“In terms of what we ask our kids to do, it was pretty clear what happened on the play,” Kelly said. “Florida State blew the coverage, and they got rewarded for it. So, it’s unfortunate.”

2. This column gets posted late on Sunday. If you’re reading Monday morning, there is a chance Will Muschamp might not be the coach at Florida anymore. The die was cast for Muschamp in Saturday’s ugly 42-13 homecoming loss to Missouri. If AD Jeremy Foley opts to keep Muschamp through the season, he could conceivably save his job by ripping off a win streak. But does anyone believe at this point the Gators can beat Georgia, South Carolina or Florida State?

Florida lost to the Tigers in the most Muschamp-era way possible, playing effective defense and getting blown out because the offense and special teams were inept. Missouri gained only 119 yards, but the Tigers scored touchdowns on a kickoff return, an interception return and a fumble return. Another touchdown was set up by a recovery of a Florida fumble on the Gators’ 19-yard line.

Unless he feels he must to restart the donor pump or reassure the fan base, Foley doesn’t need to fire Muschamp immediately. (Though with a bye before a game against Georgia, this is probably the least distracting time for a midseason firing.) In 2004, Foley fired Ron Zook two days after a loss at Mississippi State because the Gators needed to beat Notre Dame to the punch and begin their backchannel wooing of Utah’s Meyer. Florida fired Zook almost six weeks before Notre Dame fired Tyrone Willingham, and Foley and lieutenant Greg McGarity (now Georgia’s athletic director) were far better prepared when they arrived in Salt Lake City following the regular season to make their sales pitch to Meyer.

This year, Florida and Michigan will likely be looking for new coaches, but the dynamics have changed. Whereas Florida and Notre Dame were viewed as roughly equal jobs in December 2004, everyone but the most ardent Michigan fan knows Florida is a far better job. The Gators will get their pick of coaches. The issue is there is no Meyer sitting out there this season waiting to make the leap. Former Meyer offensive coordinator Mullen could wind up winning the national title at Mississippi State, and if he can do that, it might not make much sense to attempt an offensive rebuild at another school in the same conference.

BAUMGAERTNER: Does loss to Mizzou spell the end for Will Muschamp?

3. Muschamp has had some bad luck the past two seasons at Florida, but is it any worse than the luck Mark Richt has had the past two years at Georgia? The Bulldogs played through a rash of injuries last season, and this year they have gone on the road and won twice since having their best player suspended.

Without tailback Todd Gurley, the Bulldogs outscored Missouri and Arkansas by a combined 79-32. It’s pretty clear now the Bulldogs are the class of the SEC East, and depending on whether they get Gurley back, they certainly have a chance to make the playoff.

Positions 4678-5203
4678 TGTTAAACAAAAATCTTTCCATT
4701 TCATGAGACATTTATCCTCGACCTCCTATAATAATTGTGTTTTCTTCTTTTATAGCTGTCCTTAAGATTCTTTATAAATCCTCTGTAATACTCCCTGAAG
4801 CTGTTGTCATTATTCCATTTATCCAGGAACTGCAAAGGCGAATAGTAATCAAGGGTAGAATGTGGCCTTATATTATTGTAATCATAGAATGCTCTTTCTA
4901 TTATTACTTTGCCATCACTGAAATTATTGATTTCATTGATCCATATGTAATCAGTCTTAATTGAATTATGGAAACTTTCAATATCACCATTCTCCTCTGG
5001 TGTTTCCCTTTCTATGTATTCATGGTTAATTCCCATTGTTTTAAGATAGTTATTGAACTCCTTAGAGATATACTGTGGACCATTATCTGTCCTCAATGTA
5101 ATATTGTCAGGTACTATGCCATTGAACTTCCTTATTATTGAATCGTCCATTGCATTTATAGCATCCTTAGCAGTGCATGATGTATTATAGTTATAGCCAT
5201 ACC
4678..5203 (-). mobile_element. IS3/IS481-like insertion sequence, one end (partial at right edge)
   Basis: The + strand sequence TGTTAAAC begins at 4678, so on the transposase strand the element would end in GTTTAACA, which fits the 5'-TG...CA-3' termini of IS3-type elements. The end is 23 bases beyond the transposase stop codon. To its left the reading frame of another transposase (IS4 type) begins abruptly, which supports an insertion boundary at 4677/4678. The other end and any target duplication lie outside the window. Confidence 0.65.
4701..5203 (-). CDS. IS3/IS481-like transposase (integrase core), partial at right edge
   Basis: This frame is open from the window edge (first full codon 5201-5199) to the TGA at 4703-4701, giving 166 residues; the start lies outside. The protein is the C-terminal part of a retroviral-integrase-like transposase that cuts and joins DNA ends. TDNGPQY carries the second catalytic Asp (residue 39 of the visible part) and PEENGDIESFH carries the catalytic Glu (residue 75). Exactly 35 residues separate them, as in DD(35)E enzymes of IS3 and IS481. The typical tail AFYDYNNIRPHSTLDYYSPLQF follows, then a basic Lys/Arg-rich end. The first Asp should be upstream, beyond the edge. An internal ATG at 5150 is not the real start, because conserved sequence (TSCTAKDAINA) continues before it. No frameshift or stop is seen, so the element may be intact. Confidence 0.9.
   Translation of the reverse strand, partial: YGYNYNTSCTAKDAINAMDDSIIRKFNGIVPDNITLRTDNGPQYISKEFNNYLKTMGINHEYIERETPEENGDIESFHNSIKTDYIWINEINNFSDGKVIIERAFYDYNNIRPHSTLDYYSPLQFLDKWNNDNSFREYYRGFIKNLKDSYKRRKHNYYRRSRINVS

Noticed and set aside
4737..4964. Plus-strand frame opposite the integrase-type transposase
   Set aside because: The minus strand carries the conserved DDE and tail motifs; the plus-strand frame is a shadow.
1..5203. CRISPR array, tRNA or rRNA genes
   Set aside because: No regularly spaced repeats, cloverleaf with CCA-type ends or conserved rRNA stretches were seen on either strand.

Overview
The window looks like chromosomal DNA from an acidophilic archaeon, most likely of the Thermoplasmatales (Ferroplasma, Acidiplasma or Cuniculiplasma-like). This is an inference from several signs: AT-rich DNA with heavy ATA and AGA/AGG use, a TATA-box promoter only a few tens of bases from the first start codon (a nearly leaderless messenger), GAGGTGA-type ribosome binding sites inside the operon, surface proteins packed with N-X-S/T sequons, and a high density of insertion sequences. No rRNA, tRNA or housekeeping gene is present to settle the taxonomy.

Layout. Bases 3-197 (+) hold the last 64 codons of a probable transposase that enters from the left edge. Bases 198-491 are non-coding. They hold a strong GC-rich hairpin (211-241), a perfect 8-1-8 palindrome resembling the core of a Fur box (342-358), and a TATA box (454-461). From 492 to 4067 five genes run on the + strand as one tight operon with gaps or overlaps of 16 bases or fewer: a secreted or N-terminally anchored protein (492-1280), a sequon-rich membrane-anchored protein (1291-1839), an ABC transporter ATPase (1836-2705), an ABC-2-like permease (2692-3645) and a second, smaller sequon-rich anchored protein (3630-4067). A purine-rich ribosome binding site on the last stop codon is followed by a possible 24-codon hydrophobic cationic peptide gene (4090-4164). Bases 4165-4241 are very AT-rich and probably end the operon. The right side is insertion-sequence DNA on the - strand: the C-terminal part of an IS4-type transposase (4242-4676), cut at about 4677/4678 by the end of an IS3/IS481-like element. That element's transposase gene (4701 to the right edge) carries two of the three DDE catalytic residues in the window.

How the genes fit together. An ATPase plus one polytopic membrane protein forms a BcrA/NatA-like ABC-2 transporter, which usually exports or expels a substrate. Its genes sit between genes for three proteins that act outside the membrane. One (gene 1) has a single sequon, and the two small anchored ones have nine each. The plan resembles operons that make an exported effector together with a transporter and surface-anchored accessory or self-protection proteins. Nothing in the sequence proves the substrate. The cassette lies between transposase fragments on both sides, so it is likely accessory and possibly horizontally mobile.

4. It appears Stanford’s time atop the Pac-12 is over. The Cardinal reached the red zone only twice in a 26-10 loss at Arizona State, and their defense simply can’t overcome the ineptitude of their offense. Meanwhile, the Sun Devils have bounced back nicely after laying an egg against UCLA at home on Sept. 25. It helps when receiver Jaelen Strong is making catches such as this one.

5. Mad Alabama is scary. The Crimson Tide lost at Ole Miss and nearly lost at Arkansas, but they responded by destroying Texas A&M 59-0. Alabama held the Aggies, who entered Saturday averaging 7.2 yards a play, to just 3.1 yards a play. Meanwhile, the Tide threw for 304 yards and averaged 6.6 yards a carry.

Nick Saban, who almost always finds some nit to pick with his team, was blown away. “I was really proud of the way our players played today,” he said. “I think this is as close to the Alabama football that we want to try to get from our players in terms of effort, toughness, emotional excitement and execution that we got throughout the game.” It’s probably impossible to play at that level for an entire season, but if Alabama can reach it against Mississippi State and Auburn, the Tide can compete for the SEC and the national title.

ELLIS: Alabama reasserts its dominance in overwhelming Texas A&M

6. The Big Ten’s top teams are rolling through the easier portions of their slates. Ohio State broke 50 for the fourth consecutive game since losing to Virginia Tech, beating Rutgers 56-17. Michigan State let Indiana hang around for much of the first half before pulling away to win by the same score, as the defense held the Hoosiers to 11 yards in the second half. Nebraska, which trailed by three at the half, outscored Northwestern 24-0 after the break to cruise to a 38-17 road win.